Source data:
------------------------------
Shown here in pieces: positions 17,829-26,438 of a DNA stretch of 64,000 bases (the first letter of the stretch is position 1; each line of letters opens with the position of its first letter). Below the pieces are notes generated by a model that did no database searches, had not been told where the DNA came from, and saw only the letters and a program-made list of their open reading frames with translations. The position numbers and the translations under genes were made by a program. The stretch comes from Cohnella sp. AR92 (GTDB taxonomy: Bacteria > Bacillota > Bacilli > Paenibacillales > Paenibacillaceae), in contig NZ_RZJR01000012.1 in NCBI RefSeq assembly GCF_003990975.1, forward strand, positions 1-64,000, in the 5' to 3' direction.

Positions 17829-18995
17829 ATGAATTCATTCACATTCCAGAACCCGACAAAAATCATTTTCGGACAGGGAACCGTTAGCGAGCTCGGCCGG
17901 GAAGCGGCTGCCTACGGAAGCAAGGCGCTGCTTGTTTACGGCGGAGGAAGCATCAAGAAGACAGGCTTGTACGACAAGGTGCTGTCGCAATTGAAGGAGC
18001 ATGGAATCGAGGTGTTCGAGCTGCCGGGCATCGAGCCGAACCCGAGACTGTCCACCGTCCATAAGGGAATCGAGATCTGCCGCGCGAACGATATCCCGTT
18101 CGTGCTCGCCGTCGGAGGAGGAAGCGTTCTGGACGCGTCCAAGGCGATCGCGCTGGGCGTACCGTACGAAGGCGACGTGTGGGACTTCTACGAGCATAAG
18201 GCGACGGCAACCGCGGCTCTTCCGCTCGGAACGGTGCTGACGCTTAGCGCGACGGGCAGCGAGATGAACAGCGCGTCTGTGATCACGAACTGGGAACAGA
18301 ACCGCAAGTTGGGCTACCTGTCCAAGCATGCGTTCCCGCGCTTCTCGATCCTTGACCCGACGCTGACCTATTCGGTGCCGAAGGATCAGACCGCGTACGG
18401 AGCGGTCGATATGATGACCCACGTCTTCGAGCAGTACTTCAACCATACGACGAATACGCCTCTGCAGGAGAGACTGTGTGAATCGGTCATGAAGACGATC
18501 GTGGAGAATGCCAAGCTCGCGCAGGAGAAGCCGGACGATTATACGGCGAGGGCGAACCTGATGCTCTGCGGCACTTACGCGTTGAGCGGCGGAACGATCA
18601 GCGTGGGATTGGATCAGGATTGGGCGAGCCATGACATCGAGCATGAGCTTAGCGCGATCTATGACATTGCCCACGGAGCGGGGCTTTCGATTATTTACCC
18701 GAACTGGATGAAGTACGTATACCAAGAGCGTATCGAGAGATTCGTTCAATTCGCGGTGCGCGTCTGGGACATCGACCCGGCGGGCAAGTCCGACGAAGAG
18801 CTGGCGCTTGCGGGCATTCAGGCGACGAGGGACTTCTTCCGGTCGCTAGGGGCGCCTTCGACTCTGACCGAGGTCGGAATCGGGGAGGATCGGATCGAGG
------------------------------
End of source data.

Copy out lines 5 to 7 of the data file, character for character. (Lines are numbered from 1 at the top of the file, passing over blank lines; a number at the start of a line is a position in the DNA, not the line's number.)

18001 ATGGAATCGAGGTGTTCGAGCTGCCGGGCATCGAGCCGAACCCGAGACTGTCCACCGTCCATAAGGGAATCGAGATCTGCCGCGCGAACGATATCCCGTT
18101 CGTGCTCGCCGTCGGAGGAGGAAGCGTTCTGGACGCGTCCAAGGCGATCGCGCTGGGCGTACCGTACGAAGGCGACGTGTGGGACTTCTACGAGCATAAG
18201 GCGACGGCAACCGCGGCTCTTCCGCTCGGAACGGTGCTGACGCTTAGCGCGACGGGCAGCGAGATGAACAGCGCGTCTGTGATCACGAACTGGGAACAGA